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By law some criminal offences must be dealt with in the District or Supreme Court, because they are considered too serious to be dealt with in the Magistrates Court.

If your charge/s is/are dealt with in the District or Supreme Court and you are sentenced, then a Judge will preside over the hearing of your sentence. However, if you go to trial, the trial will be heard before a Judge and jury, but ultimately the jury will determine if you are guilty of the offence/s beyond reasonable doubt.

Even if your offence/s is/are ultimately going to be dealt with in the District or Supreme Court you will first start off in the Magistrates Court. In the Magistrates Court your matter will go through the committal process and your matter will be mentioned at the committal callover.


What are “mentions”?

A mention of a matter in Court refers to when a Magistrate or Judge reviews a matter. At the mention, both the prosecutor and defence lawyer will appear in Court. The Prosecution and defence will inform the Magistrate or Judge  what is happening with the matter, where it is at, and if the defence require the Prosecution to disclose any material (e.g. witness statements, recordings, CCTV footage or records). A matter can have a number of mentions before it is ultimately resolved by way of a sentence or trial.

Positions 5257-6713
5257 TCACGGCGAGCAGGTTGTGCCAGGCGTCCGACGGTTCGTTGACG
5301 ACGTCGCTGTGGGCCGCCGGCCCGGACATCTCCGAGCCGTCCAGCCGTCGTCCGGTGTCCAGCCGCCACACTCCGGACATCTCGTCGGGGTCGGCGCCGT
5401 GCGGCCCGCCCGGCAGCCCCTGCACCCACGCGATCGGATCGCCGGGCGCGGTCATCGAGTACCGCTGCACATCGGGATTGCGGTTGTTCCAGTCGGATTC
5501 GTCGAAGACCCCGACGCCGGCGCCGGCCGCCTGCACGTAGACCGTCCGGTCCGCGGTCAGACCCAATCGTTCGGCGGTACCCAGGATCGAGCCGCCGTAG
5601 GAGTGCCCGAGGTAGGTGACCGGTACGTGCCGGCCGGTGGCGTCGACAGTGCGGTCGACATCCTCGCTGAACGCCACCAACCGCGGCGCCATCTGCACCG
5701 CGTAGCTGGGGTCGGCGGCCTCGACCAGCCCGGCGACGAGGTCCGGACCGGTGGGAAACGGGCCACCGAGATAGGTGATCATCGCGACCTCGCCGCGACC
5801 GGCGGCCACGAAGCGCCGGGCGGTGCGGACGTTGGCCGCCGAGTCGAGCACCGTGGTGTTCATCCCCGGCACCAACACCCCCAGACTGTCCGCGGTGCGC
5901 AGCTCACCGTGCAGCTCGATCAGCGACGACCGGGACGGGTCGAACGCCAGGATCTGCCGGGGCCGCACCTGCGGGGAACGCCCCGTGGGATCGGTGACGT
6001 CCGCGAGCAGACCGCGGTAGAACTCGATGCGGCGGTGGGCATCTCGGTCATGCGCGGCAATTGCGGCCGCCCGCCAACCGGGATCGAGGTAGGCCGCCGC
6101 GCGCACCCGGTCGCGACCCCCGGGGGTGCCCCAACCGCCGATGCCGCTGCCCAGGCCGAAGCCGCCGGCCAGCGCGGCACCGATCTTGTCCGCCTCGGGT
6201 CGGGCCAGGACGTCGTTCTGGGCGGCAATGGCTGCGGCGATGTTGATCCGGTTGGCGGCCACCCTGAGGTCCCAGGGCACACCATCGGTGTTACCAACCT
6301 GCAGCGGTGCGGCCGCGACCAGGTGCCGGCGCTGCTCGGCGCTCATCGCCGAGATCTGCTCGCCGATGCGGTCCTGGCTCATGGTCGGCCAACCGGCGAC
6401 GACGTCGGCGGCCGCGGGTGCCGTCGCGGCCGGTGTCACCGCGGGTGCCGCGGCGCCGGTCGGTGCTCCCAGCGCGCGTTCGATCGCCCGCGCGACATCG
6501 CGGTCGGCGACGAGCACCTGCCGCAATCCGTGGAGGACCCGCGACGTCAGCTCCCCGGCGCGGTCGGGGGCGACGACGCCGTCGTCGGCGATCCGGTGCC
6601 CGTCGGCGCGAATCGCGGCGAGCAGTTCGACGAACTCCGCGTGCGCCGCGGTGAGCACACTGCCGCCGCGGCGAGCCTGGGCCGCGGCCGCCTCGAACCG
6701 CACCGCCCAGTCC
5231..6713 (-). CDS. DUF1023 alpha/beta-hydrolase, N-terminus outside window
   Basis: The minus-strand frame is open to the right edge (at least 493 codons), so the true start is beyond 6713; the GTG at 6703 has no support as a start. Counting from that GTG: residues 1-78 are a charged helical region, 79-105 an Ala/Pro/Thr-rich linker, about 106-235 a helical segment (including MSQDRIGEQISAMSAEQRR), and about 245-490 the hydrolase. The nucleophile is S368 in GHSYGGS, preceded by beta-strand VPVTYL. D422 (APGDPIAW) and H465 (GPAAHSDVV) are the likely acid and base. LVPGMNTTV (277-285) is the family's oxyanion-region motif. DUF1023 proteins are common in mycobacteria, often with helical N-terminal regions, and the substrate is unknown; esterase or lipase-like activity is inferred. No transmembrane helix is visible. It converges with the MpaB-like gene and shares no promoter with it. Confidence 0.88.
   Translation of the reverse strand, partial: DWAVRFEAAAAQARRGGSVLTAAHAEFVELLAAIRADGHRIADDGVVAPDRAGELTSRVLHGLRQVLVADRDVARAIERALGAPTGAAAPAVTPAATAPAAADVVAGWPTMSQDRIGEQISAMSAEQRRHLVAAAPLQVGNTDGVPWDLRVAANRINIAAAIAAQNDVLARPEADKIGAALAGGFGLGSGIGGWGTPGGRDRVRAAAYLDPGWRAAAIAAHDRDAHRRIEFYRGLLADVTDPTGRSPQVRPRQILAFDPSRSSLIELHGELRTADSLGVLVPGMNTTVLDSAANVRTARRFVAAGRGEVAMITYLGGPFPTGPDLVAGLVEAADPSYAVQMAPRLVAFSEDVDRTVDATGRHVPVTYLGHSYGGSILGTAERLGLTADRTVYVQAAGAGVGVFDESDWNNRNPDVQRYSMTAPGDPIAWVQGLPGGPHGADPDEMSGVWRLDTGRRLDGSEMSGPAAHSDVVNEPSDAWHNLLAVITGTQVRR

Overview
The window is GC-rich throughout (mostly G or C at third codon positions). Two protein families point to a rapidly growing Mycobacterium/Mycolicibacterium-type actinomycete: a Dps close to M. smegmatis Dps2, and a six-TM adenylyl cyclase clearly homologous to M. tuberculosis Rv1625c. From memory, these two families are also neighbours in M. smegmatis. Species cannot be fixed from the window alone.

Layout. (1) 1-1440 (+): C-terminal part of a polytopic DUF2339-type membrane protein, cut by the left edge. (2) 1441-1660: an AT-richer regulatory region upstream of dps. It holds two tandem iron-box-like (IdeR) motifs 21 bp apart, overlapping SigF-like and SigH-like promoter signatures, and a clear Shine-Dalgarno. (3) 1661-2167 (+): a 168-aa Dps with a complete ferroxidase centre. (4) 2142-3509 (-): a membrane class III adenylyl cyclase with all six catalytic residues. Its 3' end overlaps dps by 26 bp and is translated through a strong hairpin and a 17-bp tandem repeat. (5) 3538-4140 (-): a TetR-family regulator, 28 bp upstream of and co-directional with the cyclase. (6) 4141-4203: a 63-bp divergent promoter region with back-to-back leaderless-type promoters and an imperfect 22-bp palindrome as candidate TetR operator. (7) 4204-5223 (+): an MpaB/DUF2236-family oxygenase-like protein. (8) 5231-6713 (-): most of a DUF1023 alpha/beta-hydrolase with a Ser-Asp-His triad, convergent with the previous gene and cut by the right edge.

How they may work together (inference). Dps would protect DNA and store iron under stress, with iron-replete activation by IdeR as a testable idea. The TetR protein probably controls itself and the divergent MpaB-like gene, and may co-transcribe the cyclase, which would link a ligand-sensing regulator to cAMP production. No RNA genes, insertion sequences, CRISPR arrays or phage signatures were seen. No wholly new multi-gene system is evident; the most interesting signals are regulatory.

Do I need to appear at mentions?

Generally you must appear at the first mention of your matter, even if you are legally represented. Please see below if you would need to appear at the first mention of your matter.

If you are legally represented, then generally your lawyer can request the Magistrate to excuse your appearance at each mention, subsequent to the first one, provided you maintain regular contact with them.

If you are not legally represented, then you must appear at each mention of your matter, otherwise the Magistrate is likely to issue a warrant for your arrest.




Do I need to appear at Court?

This depends on:

(1) How you have been charged (e.g. Notice-to-Appear or charged at the watch-house); and 

(2) If you are legally represented.


If you have been issued a Notice-to-Appear